Over the last couple of months I have been to and played many shows, where people simply talked over (especially, but not only!) support acts. It happened when I toured with Sincerely K. and it also happened last night in Saarwellingen. The audience was great when I got on, but parts were downright rude and loud and talky when Ariane Zita played. Truth is, I felt extremely bad for her, I was borderline aggressive. She is great but she didn’t get a chance to show her talent to the people. Even worse, those that actually wanted to listen to her, were not given a chance either. Just to make sure, this is no general audience bashing, far from it. It's just that 10% can really spoil the party for the other 90%.

As a support act it is hard to tell audiences to be quiet, you don’t usually do it, you just passively accept that playing in front of a wall of sound and chitchat is your fate for the night. You just tell yourself that people didn’t come to see you. It hurts. It hurts like fucking hell. When you go on a stage, you open up your soul to people and to be punished with ignorance is probably among the worst things that can happen to you.


Even as a main act, it’s a fine line between being honest and coming across as bitchy when you tell audiences to shut up. I have never really done it, even though I often had the urge to do so. I’ve seen big and small acts do it and fail, I’ve seen them ruining the atmosphere completely by doing so and I am actually scared of coming across as being full of myself, which I am absolutely not. I, too, am more passive than I actually want to be, when it comes down to this “problem”.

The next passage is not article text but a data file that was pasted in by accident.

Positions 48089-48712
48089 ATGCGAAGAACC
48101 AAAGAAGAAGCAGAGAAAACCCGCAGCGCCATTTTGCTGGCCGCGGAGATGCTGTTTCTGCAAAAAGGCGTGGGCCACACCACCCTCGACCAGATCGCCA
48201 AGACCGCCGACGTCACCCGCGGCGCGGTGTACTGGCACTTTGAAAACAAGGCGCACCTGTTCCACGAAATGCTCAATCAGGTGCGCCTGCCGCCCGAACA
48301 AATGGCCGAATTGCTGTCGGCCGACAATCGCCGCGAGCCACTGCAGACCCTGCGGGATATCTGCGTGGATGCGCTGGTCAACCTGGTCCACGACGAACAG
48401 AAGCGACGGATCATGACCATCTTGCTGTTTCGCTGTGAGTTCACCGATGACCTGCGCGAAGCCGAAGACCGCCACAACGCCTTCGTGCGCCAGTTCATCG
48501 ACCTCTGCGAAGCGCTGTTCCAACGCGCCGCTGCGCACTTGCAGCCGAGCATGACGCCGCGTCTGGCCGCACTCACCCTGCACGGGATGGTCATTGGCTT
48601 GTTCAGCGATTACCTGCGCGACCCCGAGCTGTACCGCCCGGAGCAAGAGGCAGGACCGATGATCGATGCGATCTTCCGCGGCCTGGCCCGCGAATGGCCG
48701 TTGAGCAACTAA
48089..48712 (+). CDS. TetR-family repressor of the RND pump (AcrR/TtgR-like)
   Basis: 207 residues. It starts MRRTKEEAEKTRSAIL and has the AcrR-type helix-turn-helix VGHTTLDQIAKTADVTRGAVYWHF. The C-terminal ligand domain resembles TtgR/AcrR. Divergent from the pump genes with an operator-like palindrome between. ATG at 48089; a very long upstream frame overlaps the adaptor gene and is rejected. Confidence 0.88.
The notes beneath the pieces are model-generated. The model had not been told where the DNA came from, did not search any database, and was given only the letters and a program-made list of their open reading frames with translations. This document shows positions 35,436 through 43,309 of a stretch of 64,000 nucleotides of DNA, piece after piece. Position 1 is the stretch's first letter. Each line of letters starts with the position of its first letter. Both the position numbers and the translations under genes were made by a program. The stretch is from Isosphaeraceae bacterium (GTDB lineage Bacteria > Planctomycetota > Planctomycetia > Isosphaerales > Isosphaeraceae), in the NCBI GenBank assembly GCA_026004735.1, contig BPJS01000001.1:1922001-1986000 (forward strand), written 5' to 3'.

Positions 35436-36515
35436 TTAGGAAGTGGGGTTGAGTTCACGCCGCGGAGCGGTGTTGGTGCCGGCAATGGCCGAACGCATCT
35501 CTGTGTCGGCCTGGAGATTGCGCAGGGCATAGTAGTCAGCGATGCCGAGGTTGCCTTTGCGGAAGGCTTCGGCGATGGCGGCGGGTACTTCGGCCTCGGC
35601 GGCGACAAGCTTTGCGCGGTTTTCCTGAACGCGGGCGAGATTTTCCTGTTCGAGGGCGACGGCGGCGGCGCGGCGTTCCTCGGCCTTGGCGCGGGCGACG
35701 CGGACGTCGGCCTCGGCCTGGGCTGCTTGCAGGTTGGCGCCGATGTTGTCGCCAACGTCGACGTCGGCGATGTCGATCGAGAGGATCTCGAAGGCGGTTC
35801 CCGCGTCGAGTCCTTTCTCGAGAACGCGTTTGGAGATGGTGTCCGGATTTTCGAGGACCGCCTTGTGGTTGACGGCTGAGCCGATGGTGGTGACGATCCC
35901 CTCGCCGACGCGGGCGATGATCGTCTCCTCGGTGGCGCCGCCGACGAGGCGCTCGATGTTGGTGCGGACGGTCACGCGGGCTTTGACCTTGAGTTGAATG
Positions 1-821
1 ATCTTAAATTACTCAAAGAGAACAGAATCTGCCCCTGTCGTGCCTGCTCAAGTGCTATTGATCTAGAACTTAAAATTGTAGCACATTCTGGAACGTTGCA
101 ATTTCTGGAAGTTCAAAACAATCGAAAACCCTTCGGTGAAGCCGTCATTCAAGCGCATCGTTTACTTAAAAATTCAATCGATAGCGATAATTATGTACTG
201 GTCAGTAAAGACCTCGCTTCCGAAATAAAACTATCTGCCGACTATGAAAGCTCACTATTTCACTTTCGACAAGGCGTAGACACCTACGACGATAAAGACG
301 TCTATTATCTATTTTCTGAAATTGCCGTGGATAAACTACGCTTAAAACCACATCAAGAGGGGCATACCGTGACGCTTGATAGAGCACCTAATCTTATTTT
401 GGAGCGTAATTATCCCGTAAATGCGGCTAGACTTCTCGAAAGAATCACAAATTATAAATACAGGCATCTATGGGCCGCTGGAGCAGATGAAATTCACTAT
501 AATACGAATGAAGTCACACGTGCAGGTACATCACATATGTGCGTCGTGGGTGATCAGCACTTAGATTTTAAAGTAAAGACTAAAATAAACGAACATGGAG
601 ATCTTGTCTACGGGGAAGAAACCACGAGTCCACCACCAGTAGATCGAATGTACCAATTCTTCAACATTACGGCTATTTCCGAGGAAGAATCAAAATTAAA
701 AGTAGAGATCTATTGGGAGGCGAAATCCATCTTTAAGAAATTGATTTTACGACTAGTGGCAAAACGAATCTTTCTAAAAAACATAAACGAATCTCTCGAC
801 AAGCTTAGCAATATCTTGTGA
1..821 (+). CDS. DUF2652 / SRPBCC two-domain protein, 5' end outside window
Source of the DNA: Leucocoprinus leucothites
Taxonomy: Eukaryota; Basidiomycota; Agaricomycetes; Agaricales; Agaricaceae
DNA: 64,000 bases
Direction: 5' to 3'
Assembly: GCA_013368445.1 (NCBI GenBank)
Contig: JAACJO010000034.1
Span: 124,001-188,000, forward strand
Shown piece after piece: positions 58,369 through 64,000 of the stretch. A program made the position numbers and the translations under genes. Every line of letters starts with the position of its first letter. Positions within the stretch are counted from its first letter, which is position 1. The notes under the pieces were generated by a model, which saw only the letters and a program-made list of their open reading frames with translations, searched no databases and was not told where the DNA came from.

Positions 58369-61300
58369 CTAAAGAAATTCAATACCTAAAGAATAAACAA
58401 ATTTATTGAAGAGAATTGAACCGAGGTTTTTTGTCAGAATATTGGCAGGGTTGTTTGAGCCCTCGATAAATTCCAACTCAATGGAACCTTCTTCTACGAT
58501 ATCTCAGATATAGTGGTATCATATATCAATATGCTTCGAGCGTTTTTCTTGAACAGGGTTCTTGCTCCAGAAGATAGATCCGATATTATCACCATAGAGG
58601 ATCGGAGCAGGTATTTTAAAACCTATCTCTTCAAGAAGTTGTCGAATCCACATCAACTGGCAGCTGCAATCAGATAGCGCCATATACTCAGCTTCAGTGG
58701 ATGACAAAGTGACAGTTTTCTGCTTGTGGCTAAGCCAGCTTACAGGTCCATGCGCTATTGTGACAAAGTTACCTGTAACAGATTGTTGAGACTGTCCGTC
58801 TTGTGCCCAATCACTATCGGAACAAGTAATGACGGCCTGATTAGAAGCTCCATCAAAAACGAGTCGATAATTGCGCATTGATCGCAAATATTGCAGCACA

So why do people talk over live music? Maybe it is because they are so used to having background music in their daily activities that it is just normal to talk over music? Maybe because they don’t realise that it makes life for musicians really hard? Maybe because some just don’t care? Ben Caplan said something the other day that really hit the nail on the head. People that talk during a show, no matter if it’s the support act they ignore or the main act, don’t only make the musicians miserable, they also ruin the show for those that actually want to listen, those that want to close their eyes and sink into a song, those that maybe even paid good money for the gig. They are actively destroying an experience and while they might argue that it is their good right to do so (after all there is now law that states the opposite), it is still rude.